Either you will control your government, or government will control you” – Ronald Reagan
At the Oct. 17 City Council Meeting, I attempted to address the council on agenda items and the need for Special Council Meetings. The city attorney, Carl Cooper, stopped me and said we were there to talk about agenda items, not past meetings. I replied I was talking about agenda items, but then the Mayor Monica Gates told me to move on.
I had questions why certain agenda items needed to have a special council meeting, and since the city attorney and the mayor would not let me make my point there, I will make them here.
1) Oct 3 at 1 p.m. Special Council Meeting agenda item removing City Manager John Dougherty from his office and placing him on paid leave. 2) Oct. 3 1:15 p.m. Special Council Meeting. Six important items and action taken, dealing with Kingman Crossing and Rancho Santa Fe projects. 3) Oct. 13 10 a.m. Special Council Meeting. Agenda item discussion and possible action of agreement with Applied Economics.
The timing of these meetings did not allow for most working citizens to attend, and with no public comment allowed, it tells me the council does not want the public to attend nor does it want the public’s comment on the issues.
According to the open meeting law, council meetings should be scheduled at a time that most citizens can attend, be informed, and make comments on the agenda items.
City Council, tell us why these agenda items couldn’t be addressed at a regular council meeting?
There is no reason these agenda items could not be addressed at a regular council meeting. Councilmember Lingenfelter and others called for these Special Council Meetings. I believe this is an attempt to approve and pass items with little to no public attendance and no public input.
Does the City Council want input from the citizens?
Here are four examples as to why I believe they do not.
1) TPT sales tax increase. Council should have had a town hall meeting prior to the vote to get input from the citizens, but they did not and made a decision on their own that affected everyone. 2) Interchanges. The council has had 17 agenda items so far on interchanges. No councilmember has called for a town hall to get public input. 3) Holding Special Council Meetings at times most citizens can not attend. 4) Refusing to answer questions from the public at council meetings.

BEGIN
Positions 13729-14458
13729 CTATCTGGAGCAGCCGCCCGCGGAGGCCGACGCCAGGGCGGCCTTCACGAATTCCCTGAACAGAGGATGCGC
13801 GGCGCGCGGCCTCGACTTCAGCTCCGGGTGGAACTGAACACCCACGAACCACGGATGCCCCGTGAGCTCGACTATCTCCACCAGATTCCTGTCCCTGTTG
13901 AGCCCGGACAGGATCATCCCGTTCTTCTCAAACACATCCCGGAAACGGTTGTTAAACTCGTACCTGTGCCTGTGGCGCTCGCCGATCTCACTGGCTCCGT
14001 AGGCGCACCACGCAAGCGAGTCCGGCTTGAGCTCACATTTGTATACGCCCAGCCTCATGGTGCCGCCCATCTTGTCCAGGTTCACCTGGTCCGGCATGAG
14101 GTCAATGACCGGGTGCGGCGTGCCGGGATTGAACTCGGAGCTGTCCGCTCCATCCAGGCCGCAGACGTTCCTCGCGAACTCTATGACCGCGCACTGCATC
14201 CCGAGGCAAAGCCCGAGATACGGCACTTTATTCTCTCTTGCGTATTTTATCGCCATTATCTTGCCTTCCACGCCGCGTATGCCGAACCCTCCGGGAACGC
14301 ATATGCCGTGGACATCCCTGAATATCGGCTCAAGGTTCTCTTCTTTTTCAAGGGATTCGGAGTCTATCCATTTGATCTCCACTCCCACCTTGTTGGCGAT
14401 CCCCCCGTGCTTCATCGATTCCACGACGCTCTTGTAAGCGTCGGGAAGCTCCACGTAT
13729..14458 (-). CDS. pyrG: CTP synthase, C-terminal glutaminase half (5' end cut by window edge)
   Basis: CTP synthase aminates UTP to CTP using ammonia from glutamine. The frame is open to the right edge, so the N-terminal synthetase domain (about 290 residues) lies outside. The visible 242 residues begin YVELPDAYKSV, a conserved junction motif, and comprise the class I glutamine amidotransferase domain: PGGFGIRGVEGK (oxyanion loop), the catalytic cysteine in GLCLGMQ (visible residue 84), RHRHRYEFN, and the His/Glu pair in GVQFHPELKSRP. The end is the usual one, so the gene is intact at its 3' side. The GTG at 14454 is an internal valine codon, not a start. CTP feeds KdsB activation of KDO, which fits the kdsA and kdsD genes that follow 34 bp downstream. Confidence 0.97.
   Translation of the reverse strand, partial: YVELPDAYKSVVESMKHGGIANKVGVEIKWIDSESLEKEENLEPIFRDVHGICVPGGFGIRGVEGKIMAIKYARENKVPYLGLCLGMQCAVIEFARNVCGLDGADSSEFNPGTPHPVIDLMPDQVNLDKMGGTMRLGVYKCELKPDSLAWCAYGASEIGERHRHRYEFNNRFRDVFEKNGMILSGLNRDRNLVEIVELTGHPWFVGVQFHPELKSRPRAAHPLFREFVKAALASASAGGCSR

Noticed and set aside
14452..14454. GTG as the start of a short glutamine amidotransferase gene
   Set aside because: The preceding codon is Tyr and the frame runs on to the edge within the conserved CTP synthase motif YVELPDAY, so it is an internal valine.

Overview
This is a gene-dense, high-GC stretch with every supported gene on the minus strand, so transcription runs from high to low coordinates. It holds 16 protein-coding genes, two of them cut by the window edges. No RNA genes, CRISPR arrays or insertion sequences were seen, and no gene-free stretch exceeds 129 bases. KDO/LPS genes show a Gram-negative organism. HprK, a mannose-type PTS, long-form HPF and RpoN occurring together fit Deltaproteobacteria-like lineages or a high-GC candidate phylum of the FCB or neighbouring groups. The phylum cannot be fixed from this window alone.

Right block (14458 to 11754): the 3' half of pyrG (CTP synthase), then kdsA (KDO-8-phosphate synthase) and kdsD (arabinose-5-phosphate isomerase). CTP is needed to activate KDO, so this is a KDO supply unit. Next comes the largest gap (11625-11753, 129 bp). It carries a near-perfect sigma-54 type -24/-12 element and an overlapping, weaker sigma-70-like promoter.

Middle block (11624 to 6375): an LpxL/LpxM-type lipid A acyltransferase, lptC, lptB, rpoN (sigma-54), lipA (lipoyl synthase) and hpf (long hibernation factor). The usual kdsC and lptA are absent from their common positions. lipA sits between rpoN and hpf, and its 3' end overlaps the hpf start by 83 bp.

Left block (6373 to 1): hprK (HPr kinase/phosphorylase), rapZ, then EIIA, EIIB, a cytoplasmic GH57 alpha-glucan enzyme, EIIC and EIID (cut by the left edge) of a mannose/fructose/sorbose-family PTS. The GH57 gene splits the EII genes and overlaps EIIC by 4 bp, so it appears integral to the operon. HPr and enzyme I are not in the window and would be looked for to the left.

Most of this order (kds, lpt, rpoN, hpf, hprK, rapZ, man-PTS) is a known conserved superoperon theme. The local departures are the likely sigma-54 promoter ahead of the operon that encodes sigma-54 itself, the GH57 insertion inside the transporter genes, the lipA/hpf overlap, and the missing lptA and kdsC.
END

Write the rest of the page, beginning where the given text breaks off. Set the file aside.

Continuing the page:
During the Oct. 17 council meeting, agenda Item 5C was a discussion on Palo Christi for a new city complex. My comments were about why the school would not make a good city hall complex.
1) Not enough parking with city and police vehicles. You simply will run out of room. 2) No room for future expansion. 3) With only one street, this could cause traffic problems. 4) Impact on residents only feet away from complex traffic and overall congestion. 5) It’s the farthest you can get from today’s center of town with projected growth and new interchanges. The new center of the city is around Airway Avenue and Bank Street. 6) Some have said the city government is growing and running out of room. The fact is the city has 30 less employees than it did in 2007, and almost all of the 30 were administration positions.
The school wants to rid itself of this money pit and sell it to the city. It’s easier than putting it up for auction. Mr. Dutton offered to purchase it and preserve and restore the building.
The city needs to set priorities: police; fire; and road preservation should be priority one.
I started to ask council what is in the best interest of the city – to spend $30 million on a new city complex or an interchange. The mayor stopped me and said the council doesn’t answer questions. I responded, you don’t answer questions from the public? Frustrated I sat down.
Not long after we voted for this council to represent us, it became obvious you don’t represent us. You represent yourself.
You don’t ask us what we need or want you, but you want tell us what we need or want. The only voice you want to hear is your own.
At a previous council meeting we learned you don’t even intend to honor the vote of the people. Seventy percent of voters approved the sale of city property at Kingman Crossing with the intent to sell it to a developer who would build an interchange. Council has refused to direct staff to get an appraisal on the land or start the process to put it up for auction.
Now we realize there is a voting block, which allows members of council to put any item it wants on the agenda and pass it. No one can stop you, not the mayor, city manager or the citizens.
This country was formed around a Constitution starting with three simple words, We the People. Whether in court, at the ballot box with referendums, recalls, or just voting you out,
We the People of Kingman will take are city back.